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overall accuracy of print color detection based on the specific application setup. A white LED was chosen as standard light source. Via regression equation for spectral approximation it is possible to achieve average accuracies of ΔE00 = 0.25 for Fig. 6: Cyan print color sample prior to otimization at a value of ΔE00 = 1.47 Cyan. The initial values without optimization have been ΔE00 = 1.47 – see figures 5 & 6. Looking a multiple color measurement methods in various fields of applications, it is clear that there are multiple ways to provide accurate and reliable analysis options for many solutions. The long-term stability, high accuracy, and compact size of MAZeT’s patented JENCOLOR interference filter technology allows utilization in mobile devices or tight environments. The most important fact is to know what kind of detector needs to be utilized within the test setup and how the measurement shall be performed. Accuracies and output values SENSORS & DATA ACQUISITION in form of color coordinates or the spectral fingerprint define the application-specific outcome of the results and analysis methods. Choosing the right method (like emission, remission or transmission) is essential for an accurate evaluation of different substances or elements. For example fluids react differently than solid objects, reflection or fluorescence require an altered measurement approach. Furthermore all measurements confirmed the fact that color detection cannot be set equivalent to common physical variables such as voltage, pressure or density. Since the main variables of color change upon the arrangement of the observer, the object and light - it is essential to optimize and calibrate color measurement tasks to the specific application. Defined reference points or targets need to be set to compare the specific ΔE 00 of chromaticity coordinates within particular color spaces – see figure 7. All measurements demonstrated an accuracy increase through usage of intelligent optimization processes or algorithms. Fig. 7: Samples measurements and targets in the CIE1931 color space. Polarised light measures rotation angle By Christoph Hammerschmidt Rotation angle sensors help users determining the position of a moving body relative to an axis. Such sensors are used in thousands of applications in mechatronics, machine building, aviation and the automotive industry. A new type of rotation angle sensor combines high accuracy with flexible handling plus high adaptability to individual measurement tasks. In factories, conveyor belts transport production goods from one process station to the next one. For the handover from one conveyor to the next one to work it is necessary that the conveyors belts are positioned very exactly at a certain point. To determine the exact relative position of these belts, a rotation angle sensor is required. Also in automotive design, rotational angle sensors are indispensable - for instance in closed loop control systems that control the rotational speed of the drive shaft. Currently there are basically two types of rotation angle sensors available at the market: magnetic and optical sensors. Magnetic sensors offer very high robustness and resilience even in dirty environments. However, they are less accurate than optical sensors which in turn require a very exact installation. For this reason, optical sensors typically are difficult to handle and are not overly versatile. A new rotation angle sensor type, developed by the Fraunhofer Institute for Integrated Circuits (IIS), combines the strengths of both techniques. While it is an optical measurement system, it applies different functional principles than available products: The Fraunhofer researchers utilised the polarisation effect of light to measure the angle, explains section manager Norbert Weber. The researchers attached a polarising film to the object under test (e.g. a shaft) and directed a light beam to it. Only light that oscillates in a certain direction passes the film; if the shaft rotates, the polarisation vector rotates with it. This effect can be used for rotational direction indication. The reader module, implemented as an integrated circuit, is placed within the light beam that passes through the polariser. The surface of the chip bears a matrix of micro structures shaped as a grid. If the polarised light hits the grid the amount of light diffraction allows a conclusion to the angular position of the shaft. These grids - at least three are required - are attached to the sensor within the normal CMOS production process, at no significant additional effort. “Depending on the measurement task, we can add more grids to adapt the sensor to specific customer requirements or to increase measurement accuracy”, Weber says. With this design, the Fraunhofer researchers do not reach the exactness of optical sensors to 100%, but this array is much more robust and can be positioned flexibly. “The sensor does not even need to be placed exactly within the optical axis”, Weber explains. “All that counts is that it is hit by the light beam”. Even imbalances of the shaft do not affect measurement accuracy as long as the sensor is within the beam. 42 Electronic Engineering Times Europe June 2014 www.electronics-eetimes.com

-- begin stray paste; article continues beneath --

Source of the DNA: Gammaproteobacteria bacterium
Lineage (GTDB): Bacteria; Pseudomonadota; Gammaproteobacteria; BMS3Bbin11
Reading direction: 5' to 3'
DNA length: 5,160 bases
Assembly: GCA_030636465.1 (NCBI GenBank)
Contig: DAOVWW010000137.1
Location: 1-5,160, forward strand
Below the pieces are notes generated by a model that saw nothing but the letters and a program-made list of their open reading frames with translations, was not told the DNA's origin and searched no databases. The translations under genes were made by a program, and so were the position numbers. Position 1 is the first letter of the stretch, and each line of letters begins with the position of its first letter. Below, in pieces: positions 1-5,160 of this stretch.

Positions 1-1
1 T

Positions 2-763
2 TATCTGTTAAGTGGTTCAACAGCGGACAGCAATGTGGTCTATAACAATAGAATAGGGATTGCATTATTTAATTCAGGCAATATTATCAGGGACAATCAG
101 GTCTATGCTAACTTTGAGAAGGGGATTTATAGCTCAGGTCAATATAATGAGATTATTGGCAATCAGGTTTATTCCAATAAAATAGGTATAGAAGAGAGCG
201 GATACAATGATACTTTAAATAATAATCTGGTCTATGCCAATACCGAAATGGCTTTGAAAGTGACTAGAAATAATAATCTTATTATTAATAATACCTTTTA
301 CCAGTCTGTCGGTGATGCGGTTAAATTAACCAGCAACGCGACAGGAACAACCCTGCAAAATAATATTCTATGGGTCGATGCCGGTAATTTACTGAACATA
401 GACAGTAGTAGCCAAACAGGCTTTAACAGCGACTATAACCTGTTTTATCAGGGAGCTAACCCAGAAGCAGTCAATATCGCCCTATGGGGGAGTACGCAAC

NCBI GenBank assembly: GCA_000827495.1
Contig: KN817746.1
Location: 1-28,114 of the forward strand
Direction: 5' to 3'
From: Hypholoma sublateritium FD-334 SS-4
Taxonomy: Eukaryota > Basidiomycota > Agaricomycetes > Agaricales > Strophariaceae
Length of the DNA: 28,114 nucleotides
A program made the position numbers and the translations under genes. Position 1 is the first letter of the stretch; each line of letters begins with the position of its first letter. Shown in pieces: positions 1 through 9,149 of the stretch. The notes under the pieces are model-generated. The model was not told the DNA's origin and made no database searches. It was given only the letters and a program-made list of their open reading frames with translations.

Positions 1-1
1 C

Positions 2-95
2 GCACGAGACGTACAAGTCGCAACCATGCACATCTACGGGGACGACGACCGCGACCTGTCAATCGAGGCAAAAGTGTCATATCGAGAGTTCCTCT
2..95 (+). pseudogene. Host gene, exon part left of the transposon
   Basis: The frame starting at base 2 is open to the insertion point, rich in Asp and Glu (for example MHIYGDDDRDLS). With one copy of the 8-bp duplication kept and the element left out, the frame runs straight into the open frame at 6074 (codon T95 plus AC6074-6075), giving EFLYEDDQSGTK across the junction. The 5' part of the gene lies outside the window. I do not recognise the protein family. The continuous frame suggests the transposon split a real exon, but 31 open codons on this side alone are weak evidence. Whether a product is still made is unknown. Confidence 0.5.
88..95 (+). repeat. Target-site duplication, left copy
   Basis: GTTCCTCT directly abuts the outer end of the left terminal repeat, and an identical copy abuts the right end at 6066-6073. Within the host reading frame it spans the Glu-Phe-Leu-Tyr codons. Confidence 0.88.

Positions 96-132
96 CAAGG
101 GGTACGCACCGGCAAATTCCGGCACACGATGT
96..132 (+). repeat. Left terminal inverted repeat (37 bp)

EETE JUN 2014
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